Two Barbadian writers whose work has had great influence throughout the Caribbean are the novelist George Lamming and the poet Edward Kamau Brathwaite.
Lamming’s first novel, In The Castle Of My Skin (1953), a part-autobiographical story of growing up in colonial Barbados, deals with one of the major concerns of anglophone writers: how to define one’s values within a system and ideology imposed by someone else. Lamming’s treatment of the boy’s changing awareness in a time of change in the West Indies is both poetic and highly imaginative. His other books include Natives Of My Person, Season Of Adventure and The Pleasures Of Exile.
Brathwaite is also sensitive to the colonial influence on black West Indian culture. Like Derek Walcott (see under St Lucia) and others he is also keenly aware of the African traditions at the heart of that culture. The questions addressed by all these writers are: who is Caribbean man, and what are his faiths, his language, his ancestors? The experience of teaching in Ghana for some time helped to clarify Brathwaite’s response. African religions, motifs and songs mix with West Indian speech rhythms in a style which is often strident, frequently using very short verses. His collections include Islands, Masks and Rights Of Passage.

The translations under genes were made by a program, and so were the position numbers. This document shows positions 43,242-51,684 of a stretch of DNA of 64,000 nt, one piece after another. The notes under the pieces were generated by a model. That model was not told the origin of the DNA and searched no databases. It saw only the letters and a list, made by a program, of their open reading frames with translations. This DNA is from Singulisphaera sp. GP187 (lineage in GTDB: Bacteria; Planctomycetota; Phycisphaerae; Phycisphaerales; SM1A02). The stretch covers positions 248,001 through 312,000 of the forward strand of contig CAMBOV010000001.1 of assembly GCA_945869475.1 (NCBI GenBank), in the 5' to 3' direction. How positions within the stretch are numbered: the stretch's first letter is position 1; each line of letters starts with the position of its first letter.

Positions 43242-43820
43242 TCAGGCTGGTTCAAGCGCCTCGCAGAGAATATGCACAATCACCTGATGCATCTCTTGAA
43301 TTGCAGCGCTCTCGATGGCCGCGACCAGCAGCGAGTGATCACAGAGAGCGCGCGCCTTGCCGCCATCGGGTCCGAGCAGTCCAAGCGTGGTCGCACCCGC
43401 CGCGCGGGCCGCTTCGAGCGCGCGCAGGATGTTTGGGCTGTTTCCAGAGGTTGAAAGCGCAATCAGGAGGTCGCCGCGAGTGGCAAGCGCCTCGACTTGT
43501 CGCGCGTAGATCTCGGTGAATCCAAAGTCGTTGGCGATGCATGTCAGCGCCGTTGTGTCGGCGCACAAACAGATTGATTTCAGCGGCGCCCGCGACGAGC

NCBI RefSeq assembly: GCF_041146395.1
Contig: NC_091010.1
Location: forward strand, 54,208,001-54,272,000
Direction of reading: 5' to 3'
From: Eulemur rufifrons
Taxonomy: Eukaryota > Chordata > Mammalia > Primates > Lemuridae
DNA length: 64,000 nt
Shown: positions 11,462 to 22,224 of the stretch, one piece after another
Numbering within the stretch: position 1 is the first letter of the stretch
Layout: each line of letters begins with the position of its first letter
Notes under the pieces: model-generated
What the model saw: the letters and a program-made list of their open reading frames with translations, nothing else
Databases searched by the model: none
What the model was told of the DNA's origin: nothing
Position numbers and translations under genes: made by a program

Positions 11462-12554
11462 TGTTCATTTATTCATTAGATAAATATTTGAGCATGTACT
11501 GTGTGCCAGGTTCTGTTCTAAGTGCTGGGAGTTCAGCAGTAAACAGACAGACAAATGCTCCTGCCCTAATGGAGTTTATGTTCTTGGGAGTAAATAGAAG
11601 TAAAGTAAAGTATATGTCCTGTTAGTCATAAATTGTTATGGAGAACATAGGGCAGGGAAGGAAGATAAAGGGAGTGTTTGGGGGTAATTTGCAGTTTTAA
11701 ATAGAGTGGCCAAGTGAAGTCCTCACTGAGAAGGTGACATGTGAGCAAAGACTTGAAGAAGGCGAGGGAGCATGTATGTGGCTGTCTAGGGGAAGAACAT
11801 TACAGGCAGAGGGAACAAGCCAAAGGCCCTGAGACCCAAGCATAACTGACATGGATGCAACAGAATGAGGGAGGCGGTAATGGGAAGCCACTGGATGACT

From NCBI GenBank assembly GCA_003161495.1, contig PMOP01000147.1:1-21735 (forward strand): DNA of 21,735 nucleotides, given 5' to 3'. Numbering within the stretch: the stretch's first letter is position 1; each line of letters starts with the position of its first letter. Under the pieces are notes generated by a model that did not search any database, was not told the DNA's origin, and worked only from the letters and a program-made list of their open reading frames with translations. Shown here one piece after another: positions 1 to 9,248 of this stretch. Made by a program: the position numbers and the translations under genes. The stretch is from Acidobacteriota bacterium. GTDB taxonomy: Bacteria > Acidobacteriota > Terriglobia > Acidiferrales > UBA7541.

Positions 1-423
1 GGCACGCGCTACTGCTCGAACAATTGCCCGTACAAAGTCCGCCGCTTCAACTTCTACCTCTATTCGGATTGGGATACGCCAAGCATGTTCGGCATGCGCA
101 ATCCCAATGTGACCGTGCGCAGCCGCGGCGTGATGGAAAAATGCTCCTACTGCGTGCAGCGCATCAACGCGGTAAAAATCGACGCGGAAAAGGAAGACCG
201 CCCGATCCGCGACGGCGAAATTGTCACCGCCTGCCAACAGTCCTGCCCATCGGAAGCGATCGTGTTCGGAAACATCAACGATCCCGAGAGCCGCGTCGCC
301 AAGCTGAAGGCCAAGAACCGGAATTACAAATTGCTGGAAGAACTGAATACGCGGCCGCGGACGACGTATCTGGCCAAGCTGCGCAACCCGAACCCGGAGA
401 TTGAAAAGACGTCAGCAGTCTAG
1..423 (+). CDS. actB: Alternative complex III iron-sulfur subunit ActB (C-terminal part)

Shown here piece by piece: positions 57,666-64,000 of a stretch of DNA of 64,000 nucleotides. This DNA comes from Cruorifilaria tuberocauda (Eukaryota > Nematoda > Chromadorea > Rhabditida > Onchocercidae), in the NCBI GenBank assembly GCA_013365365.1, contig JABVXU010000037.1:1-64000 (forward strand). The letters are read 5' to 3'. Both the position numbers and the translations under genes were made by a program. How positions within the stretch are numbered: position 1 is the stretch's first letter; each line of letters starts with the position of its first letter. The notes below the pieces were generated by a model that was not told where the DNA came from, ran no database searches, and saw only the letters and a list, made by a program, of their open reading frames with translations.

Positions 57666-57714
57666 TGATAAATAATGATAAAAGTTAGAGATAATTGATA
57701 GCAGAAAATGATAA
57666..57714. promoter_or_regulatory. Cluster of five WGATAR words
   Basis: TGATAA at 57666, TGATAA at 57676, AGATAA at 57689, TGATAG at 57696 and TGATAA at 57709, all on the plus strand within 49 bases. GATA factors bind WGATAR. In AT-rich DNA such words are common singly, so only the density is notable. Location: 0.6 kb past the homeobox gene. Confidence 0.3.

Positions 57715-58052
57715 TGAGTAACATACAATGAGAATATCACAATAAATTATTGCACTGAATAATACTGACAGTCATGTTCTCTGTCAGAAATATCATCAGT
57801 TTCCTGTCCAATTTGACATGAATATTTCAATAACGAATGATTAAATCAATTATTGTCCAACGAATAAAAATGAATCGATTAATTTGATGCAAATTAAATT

Heinemann Caribbean publish the A to Z of Barbadian Heritage which is worth reading. Macmillan publish Treasures of Barbados, an attractive guide to Barbadian architecture.